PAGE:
||Issue No. 244||29 October 2004|
Raking Over The Tea Leaves
Interview: The Last Bastian
Unions: High and Dry
Security: Liquid Borders
Industrial: No Bully For You
History: Radical Brisbane
International: No Vacancies
Economics: Life After Capitalism
Technology: Cyber Winners
Poetry: Do It Yourself Poetry
Review: Hard Labo(u)r
The Locker Room
Nothing To Stand On
Itís The End Of the World As We Know It (And I Feel Fine)
Dear Mark letter
Drivers Derail Game Boy
Nick Lewocki, from the Rail Tram and Bus Union told a safety delegates conference how RailCorp have chosen to test drivers on shape recognition, picking the odd one out and letter recognition.
Experts called in to examine the RailCorp tests asked why a train driver simulation wasn't being used to test drivers.
Lewocki says that the tests RailCorp are using, known as psychometric tests, are not designed to test driver safety, but to give RailCorp management an excuse not to invest in safety infrastructure, such as an adequate communications system and proper training.
One test inflicted on drivers involves a computer game style test using what looks like an oversize Game Boy to "test" your brain.
"This would be great if we were getting Donkey Kong to drive our trains, but luckily we deal with real people." Lewocki told the conference. "We have had members who have, out of their own pocket, had themselves re-tested, only to find that RailCorp's tests were way off the mark."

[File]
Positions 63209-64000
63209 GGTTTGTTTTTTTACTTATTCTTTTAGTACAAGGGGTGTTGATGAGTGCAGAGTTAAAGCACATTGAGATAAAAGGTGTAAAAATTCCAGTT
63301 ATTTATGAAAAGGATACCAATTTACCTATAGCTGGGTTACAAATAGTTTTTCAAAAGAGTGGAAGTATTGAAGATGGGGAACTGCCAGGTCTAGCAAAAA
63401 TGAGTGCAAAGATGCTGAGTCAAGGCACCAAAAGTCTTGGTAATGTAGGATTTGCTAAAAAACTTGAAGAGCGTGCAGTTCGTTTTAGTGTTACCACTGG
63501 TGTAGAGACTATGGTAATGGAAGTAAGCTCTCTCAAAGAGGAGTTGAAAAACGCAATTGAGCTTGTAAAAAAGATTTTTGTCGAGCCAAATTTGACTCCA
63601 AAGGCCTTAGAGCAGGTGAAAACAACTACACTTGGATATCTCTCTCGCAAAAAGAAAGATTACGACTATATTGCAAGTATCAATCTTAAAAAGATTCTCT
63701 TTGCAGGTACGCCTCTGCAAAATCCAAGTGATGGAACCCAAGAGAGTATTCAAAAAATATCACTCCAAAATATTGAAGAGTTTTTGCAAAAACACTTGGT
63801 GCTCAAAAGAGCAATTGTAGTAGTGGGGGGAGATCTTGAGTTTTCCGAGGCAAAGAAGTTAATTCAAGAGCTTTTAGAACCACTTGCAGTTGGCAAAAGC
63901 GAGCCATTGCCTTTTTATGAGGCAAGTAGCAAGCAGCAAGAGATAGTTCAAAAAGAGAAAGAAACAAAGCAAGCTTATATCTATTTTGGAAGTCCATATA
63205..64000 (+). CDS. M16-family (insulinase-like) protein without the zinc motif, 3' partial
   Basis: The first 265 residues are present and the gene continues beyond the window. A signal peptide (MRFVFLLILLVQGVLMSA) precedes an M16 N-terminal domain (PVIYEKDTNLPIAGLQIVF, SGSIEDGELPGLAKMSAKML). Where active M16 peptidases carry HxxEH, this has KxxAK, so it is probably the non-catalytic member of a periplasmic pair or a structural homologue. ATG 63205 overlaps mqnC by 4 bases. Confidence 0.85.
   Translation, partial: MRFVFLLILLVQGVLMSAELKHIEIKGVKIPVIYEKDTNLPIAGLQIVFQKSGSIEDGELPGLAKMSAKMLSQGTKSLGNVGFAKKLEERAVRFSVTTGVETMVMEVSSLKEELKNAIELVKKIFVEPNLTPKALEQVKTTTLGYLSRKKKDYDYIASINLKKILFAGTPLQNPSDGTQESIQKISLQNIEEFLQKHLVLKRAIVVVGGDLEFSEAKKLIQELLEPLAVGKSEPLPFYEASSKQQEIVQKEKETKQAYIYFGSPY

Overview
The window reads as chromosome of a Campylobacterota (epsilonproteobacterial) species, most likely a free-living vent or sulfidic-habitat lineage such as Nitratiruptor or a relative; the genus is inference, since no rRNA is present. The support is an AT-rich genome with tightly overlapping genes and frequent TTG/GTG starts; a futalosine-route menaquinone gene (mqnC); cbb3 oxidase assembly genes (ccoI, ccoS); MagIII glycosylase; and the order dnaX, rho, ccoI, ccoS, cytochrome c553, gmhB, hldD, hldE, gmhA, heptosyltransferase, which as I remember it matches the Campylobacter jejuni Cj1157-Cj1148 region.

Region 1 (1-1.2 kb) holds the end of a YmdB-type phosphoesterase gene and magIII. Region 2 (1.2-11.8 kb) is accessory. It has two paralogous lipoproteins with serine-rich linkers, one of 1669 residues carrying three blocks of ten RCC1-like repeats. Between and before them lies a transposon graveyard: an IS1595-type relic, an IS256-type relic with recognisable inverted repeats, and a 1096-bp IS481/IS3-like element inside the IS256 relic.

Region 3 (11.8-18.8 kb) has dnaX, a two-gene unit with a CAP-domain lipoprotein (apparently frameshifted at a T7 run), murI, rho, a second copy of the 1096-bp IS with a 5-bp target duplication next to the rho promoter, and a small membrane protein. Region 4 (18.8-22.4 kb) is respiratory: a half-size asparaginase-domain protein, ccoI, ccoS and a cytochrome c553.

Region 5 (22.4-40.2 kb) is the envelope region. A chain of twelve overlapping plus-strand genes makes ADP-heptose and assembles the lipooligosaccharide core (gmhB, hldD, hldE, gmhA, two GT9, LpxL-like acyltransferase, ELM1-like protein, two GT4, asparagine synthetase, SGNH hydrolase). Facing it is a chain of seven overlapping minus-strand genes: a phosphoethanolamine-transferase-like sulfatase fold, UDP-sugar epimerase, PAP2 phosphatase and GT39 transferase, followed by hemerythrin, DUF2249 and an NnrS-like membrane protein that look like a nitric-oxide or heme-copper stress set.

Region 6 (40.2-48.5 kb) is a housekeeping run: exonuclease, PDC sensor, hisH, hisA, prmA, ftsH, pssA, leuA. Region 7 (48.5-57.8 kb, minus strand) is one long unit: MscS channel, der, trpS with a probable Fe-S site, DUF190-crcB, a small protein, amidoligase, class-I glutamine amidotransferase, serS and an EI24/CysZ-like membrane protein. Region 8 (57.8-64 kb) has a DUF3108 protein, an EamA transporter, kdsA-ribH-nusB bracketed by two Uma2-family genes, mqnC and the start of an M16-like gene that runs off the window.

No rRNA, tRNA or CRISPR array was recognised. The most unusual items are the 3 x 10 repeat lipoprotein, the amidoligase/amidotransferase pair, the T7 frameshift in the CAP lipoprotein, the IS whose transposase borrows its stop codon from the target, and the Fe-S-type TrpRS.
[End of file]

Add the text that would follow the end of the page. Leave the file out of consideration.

One of the tests, the Mackworth Clock test, was used to test spitfire pilots in WWII.
Psychometric testing will come under the microscope at the conference, which will also hear how miners were Psychometrically tested for their ability to operate heavy machinery by using straws and cellotape to stop an egg from breaking.
The conference also heard from experts on emerging issues such as fatigue management and bullying, as well as receiving valuable information on return to work provisions under WorkCover.
"At the heart of that system is a consultative process," says NSW Labor Council secretary John Robertson. "Unfortunately not all employers are rising to the challenge."
"We are seeing examples in workplaces where safety is being used as a justification for management to wield the big stick with employees simply to reinforce management authority.
Robertson called on employers to take a holistic approach to managing the risks that their employees face.
"Fatigue is a killer; we know that from our road statistics," says Robertson. "The decision last Thursday by Justice Walton acknowledges that this is true of the workplace as well.
"Fatigue is a serious and emerging workplace safety issue that needs to be adequately addressed.
"This is an issue about impairment and employers that seem to be eager to implement drug and alcohol testing must also show the same sort of eagerness to address the underlying issue behind drug and alcohol testing, which is impairment if they are fair-dinkum about safety."
"The message has been sent loud and clear to employers - they must address risks before workers are hurt or tragically killed."
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